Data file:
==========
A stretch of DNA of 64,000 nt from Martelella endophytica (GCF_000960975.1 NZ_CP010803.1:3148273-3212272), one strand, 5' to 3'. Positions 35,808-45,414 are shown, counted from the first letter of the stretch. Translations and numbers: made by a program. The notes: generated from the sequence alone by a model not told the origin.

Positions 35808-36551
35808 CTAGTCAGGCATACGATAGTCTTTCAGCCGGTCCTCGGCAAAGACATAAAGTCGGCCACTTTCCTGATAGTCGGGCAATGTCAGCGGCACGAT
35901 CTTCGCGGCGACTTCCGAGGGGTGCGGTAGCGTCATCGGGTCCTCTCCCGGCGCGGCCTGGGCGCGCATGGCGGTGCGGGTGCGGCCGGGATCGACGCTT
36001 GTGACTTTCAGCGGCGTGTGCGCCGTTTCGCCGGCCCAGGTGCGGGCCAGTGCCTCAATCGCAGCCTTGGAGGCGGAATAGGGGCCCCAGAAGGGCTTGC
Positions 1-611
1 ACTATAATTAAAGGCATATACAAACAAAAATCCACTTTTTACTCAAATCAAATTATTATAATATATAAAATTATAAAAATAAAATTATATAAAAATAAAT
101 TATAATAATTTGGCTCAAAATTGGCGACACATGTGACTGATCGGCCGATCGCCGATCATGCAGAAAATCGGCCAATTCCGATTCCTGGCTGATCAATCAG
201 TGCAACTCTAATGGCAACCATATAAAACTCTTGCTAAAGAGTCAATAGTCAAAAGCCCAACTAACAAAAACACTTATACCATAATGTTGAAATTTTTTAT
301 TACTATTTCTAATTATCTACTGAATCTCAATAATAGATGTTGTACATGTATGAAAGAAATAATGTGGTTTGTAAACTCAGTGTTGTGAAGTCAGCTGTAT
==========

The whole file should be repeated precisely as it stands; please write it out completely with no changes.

A stretch of DNA of 64,000 nt from Martelella endophytica (GCF_000960975.1 NZ_CP010803.1:3148273-3212272), one strand, 5' to 3'. Positions 35,808-45,414 are shown, counted from the first letter of the stretch. Translations and numbers: made by a program. The notes: generated from the sequence alone by a model not told the origin.

Positions 35808-36551
35808 CTAGTCAGGCATACGATAGTCTTTCAGCCGGTCCTCGGCAAAGACATAAAGTCGGCCACTTTCCTGATAGTCGGGCAATGTCAGCGGCACGAT
35901 CTTCGCGGCGACTTCCGAGGGGTGCGGTAGCGTCATCGGGTCCTCTCCCGGCGCGGCCTGGGCGCGCATGGCGGTGCGGGTGCGGCCGGGATCGACGCTT
36001 GTGACTTTCAGCGGCGTGTGCGCCGTTTCGCCGGCCCAGGTGCGGGCCAGTGCCTCAATCGCAGCCTTGGAGGCGGAATAGGGGCCCCAGAAGGGCTTGC
Positions 1-611
1 ACTATAATTAAAGGCATATACAAACAAAAATCCACTTTTTACTCAAATCAAATTATTATAATATATAAAATTATAAAAATAAAATTATATAAAAATAAAT
101 TATAATAATTTGGCTCAAAATTGGCGACACATGTGACTGATCGGCCGATCGCCGATCATGCAGAAAATCGGCCAATTCCGATTCCTGGCTGATCAATCAG
201 TGCAACTCTAATGGCAACCATATAAAACTCTTGCTAAAGAGTCAATAGTCAAAAGCCCAACTAACAAAAACACTTATACCATAATGTTGAAATTTTTTAT
301 TACTATTTCTAATTATCTACTGAATCTCAATAATAGATGTTGTACATGTATGAAAGAAATAATGTGGTTTGTAAACTCAGTGTTGTGAAGTCAGCTGTAT